There has been much research into the cause of bone chips within horse’s joints. What we know is that the majority are caused by repetitive injury of the cartilage rather than being due to one acute episode. Cartilage is a shock-absorbing cushion of tissue that overlies bone within a joint and when it becomes damaged over time, it hardens and the bone beneath it becomes brittle leading to an increased chance of it breaking. Thus, when a surgeon is able to look at the cartilage during arthroscopic examination, they are able to provide a prognosis for future athletic activity based on the degree of damage to the articular surfaces.


What we are also learning is that we can manipulate the health of cartilage through chondroprotective agents given by injection, orally or both. These agents serve to enhance the quality of repair tissue that forms where cartilage defects are debrided and also to reduce inflammation which causes continued cartilage degradation. We often see trends in racing circles between regions of Thoroughbred racing and know that many stables in Flemington and Randwick as well as here on the Gold Coast are administering these products to promote soundness and maximize the number of starts for each horse.

We recommend that horses undergo a course of treatment using Zydax and Glyde during their post-operative convalescent period and also during training as well as intra-articular treatments such as IRAP.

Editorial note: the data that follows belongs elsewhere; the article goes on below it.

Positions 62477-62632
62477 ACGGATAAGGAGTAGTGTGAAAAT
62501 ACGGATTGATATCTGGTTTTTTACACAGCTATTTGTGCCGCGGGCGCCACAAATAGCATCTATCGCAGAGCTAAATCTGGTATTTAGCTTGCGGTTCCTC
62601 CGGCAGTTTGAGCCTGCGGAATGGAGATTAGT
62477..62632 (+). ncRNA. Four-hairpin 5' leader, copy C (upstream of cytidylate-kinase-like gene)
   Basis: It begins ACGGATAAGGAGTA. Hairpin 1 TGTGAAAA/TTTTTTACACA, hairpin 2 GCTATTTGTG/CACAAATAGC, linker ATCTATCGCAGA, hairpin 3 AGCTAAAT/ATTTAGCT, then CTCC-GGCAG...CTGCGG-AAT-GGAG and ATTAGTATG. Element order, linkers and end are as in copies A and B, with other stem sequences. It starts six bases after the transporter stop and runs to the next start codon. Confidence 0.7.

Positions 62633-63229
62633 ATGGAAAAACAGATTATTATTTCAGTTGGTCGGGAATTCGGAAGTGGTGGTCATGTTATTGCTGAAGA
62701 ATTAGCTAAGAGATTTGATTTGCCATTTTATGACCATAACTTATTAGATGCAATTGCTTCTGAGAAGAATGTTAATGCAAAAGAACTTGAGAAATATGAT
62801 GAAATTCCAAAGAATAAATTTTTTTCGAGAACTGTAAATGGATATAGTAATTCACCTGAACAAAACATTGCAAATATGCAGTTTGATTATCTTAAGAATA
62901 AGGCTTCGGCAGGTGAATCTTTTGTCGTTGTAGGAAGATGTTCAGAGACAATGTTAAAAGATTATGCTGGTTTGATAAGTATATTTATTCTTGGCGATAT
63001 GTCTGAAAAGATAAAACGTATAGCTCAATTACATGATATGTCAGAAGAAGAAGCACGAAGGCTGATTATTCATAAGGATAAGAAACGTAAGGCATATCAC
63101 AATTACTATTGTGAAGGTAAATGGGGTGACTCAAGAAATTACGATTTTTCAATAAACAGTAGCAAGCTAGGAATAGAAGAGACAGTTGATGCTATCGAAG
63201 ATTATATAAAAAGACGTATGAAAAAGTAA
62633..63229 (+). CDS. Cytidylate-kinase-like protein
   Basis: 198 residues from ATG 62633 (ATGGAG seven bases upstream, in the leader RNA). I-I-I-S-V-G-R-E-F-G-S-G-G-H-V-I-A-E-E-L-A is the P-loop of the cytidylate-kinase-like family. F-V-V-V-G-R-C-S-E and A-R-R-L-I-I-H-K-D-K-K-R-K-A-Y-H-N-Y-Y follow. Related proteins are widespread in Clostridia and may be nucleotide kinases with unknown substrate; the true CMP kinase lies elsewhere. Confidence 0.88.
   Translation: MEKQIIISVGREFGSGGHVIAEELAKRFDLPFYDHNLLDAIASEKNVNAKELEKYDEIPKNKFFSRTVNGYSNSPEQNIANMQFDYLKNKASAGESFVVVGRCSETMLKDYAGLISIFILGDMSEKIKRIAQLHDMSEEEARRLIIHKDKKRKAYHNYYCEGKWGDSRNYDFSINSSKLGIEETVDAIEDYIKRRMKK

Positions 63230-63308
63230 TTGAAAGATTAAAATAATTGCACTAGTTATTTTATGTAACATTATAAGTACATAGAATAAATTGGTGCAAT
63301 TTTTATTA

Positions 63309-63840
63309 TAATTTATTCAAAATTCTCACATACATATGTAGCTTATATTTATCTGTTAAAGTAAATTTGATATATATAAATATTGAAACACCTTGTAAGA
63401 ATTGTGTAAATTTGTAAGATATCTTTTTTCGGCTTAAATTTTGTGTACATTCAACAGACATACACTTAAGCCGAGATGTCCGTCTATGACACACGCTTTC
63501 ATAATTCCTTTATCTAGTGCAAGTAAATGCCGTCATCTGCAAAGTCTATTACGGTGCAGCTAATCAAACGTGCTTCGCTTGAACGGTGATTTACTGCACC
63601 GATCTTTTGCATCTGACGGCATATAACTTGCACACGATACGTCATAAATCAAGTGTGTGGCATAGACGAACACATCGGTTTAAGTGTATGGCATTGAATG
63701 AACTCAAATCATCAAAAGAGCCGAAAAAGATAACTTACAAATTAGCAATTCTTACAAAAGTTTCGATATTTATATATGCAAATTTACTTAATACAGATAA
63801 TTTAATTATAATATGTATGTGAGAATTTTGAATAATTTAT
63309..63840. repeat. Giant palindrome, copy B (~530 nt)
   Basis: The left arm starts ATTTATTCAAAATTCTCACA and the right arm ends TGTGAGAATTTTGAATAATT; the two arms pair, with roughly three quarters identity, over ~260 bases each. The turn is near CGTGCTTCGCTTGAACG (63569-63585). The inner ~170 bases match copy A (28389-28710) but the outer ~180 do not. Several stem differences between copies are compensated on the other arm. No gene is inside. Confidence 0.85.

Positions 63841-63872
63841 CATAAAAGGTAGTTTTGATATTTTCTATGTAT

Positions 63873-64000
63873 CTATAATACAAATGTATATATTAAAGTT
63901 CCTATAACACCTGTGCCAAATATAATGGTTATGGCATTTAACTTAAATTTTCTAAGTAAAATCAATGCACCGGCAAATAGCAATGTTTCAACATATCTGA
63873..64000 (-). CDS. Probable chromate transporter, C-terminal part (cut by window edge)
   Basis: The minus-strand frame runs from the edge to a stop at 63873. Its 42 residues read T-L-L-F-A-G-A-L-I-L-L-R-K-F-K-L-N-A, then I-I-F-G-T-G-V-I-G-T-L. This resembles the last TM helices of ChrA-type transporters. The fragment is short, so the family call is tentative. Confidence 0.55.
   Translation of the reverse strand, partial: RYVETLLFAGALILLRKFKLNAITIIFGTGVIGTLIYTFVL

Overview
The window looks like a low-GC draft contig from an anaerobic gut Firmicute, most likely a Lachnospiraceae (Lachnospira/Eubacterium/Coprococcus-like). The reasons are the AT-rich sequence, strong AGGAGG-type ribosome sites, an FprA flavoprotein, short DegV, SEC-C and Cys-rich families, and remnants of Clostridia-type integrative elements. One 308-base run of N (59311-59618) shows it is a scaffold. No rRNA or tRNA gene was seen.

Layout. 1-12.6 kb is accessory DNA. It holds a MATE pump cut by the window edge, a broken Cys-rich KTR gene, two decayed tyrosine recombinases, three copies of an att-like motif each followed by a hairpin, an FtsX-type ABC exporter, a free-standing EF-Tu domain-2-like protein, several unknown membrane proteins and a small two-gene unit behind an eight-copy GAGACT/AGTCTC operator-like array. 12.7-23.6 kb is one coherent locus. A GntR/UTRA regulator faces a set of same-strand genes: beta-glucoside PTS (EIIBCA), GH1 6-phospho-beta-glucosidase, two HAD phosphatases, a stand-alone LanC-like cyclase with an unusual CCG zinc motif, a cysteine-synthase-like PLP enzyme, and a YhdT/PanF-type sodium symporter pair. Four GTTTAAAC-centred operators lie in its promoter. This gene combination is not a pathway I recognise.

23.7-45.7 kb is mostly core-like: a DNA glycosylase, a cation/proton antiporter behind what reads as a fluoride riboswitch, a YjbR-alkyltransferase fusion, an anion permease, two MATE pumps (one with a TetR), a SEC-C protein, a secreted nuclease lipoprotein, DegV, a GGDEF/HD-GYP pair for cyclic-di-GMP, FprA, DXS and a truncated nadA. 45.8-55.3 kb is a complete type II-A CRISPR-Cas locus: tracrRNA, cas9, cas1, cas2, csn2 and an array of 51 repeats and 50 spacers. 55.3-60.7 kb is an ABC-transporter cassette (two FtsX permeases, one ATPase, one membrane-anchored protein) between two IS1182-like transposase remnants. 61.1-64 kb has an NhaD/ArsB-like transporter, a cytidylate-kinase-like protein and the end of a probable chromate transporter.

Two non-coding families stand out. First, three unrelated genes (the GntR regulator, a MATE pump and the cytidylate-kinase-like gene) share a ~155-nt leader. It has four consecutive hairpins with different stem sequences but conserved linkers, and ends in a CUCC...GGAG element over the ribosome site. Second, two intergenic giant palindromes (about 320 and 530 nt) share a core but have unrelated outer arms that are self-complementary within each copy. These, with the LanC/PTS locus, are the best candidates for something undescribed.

Gastric Ulcers

You may not think that your horse has gastric (stomach) ulcers but research shows that up to 93% of thoroughbred racehorses in training have gastric ulceration.

The percentage of affected horses kept at pasture is also very high.  Recent data also indicates that poor athletic performance is a key manifestation of the disease.

What Causes Gastric Ulcers?

Intense exercise and the stress associated with an unnatural diet and living conditions are contributing factors, however the most critical issue is acid sitting in an empty stomach. This acid erodes the stomach lining causing ulceration. Horses have evolved to graze food all day so their stomach secretes acid 24 hours a day. Stabled horses are usually fed high energy grain meals twice daily. Often the meal is consumed relatively quickly so without unlimited access to hay/forage between meals, they may go for hours without any food in the stomach to neutralise the acid.

What Are The Signs Of The Disease?

Up to 50% of horses with ulcers do not show any outward signs of gastrointestinal disease. However, those horses that do have symptoms may :

  • have a reduced appetite or take longer than usual to eat their feed
  • preferentially eat hay and leave their grain meal
  • have a dry, dull coat
  • have difficultly in achieving or maintaining body condition
  • display behavioural vices such as crib-biting and wind-sucking
  • show mild signs of colic (such as stretching as if to urinate or pawing)
  • poor or reduced performance

How Are Gastric Ulcers Diagnosed?

Gastroscopy (“stomach scoping”) is the only definitive diagnosis. This procedure involves passing a 3 meter fibre-optic scope (camera) into the horses stomach to visualise the ulcers. Gastric ulcers cannot be diagnosed with a blood test. If you suspect your horse has ulcers the positive response to treatment is also a good indicator that the horse has had the disease.